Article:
"Companies with an already loyal customer base … have to remember not to change who [they] are and not to forget who helped [them] along the way," he told CO—. "When we put others first, we gain harmony within ourselves which then reflects back from our clients because they see we are genuine. It is always better to give than to receive and, now more than ever, we need to be there for our clients in ways that will pleasantly surprise them."

[Read: 8 Ideas to Foster Customer Loyalty When Reopening]

Keep a pulse on your customers' evolving needs

The businesses that have survived and thrived throughout the pandemic thus far are the ones that have pivoted to meet their customers' changing priorities. This strategy is just as relevant now that many businesses are reopened, and you must continue to listen and adapt if you want to draw people back in.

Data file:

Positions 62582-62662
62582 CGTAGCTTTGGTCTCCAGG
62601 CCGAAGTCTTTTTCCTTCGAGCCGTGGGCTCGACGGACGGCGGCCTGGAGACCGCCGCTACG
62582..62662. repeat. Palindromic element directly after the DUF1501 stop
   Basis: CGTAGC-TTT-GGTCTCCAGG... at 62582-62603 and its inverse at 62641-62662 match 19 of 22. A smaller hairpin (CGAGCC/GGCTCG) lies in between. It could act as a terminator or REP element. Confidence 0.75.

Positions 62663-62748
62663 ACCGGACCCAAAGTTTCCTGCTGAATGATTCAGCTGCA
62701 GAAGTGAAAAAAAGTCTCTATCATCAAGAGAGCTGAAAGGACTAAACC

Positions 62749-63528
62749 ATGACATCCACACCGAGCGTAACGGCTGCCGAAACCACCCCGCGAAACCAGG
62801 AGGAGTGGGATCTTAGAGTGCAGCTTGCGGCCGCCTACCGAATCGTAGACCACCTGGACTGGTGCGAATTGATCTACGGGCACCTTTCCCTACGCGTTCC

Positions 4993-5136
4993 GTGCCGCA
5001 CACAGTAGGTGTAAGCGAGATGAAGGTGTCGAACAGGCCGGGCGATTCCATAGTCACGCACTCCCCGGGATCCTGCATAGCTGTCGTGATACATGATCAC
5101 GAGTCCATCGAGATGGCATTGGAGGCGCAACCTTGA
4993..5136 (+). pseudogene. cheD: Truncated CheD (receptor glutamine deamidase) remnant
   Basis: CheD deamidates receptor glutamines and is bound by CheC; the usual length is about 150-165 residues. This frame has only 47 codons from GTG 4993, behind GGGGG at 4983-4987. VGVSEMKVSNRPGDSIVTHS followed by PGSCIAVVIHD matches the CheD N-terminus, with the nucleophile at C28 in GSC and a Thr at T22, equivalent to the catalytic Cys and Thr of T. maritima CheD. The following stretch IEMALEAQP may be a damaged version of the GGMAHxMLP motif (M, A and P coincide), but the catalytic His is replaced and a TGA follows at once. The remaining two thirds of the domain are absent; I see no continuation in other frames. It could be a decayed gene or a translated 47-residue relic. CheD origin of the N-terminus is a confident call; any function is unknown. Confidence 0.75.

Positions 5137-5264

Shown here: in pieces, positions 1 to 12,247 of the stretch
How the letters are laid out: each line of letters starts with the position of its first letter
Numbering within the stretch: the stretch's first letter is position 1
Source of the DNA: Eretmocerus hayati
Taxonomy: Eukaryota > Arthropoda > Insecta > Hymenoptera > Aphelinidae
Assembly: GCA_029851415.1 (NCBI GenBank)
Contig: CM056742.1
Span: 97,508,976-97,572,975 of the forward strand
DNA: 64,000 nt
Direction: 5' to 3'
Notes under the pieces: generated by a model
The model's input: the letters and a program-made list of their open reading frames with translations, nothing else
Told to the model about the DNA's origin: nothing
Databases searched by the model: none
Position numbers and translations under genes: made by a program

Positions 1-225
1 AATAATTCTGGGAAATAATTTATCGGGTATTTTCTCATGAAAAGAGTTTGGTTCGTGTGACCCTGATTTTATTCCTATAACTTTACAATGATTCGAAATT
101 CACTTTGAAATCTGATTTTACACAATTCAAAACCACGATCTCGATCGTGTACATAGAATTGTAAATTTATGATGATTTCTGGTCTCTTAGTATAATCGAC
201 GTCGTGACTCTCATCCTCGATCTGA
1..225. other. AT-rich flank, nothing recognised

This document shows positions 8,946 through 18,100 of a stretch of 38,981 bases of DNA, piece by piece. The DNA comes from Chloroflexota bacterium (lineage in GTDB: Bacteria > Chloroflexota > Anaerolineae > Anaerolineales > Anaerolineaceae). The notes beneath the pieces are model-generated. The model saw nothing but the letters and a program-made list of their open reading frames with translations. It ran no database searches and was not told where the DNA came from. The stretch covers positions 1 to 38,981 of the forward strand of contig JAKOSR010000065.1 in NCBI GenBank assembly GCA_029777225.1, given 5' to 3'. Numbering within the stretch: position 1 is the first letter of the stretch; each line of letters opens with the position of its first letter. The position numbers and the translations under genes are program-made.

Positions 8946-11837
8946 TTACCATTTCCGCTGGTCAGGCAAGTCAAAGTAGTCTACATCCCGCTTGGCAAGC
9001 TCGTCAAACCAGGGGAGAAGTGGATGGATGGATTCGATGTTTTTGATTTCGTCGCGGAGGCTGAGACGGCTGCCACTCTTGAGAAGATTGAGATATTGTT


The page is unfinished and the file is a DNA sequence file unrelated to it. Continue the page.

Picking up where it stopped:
"Understanding [customers' changing] needs and offering relevant products along with convenient and safe fulfillment methods will allow businesses to retain customer loyalty," said Carlos Castelán, managing director of The Navio Group. "As an example, local restaurants that have been able to survive and grow have been able to quickly shift to offer customer-friendly online checkout as well as increased their delivery or pickup options to meet the shift in customer behavior."

Throughout the pandemic and beyond, said Traverso, business leaders need to listen and learn from their former loyal customers — not the other way around.

"We need to discover their needs and help as much as we can," Traverso said. "This goes beyond offers or discounts. We need to encourage customers to stay true to their own mission. Ask them questions. Listen. Learn. Dig into what makes us most human when re-engaging customers."

[Read: 6 Tools to Build a Loyal and Excited Customer Base]

CO— aims to bring you inspiration from leading respected experts. However, before making any business decision, you should consult a professional who can advise you based on your individual situation.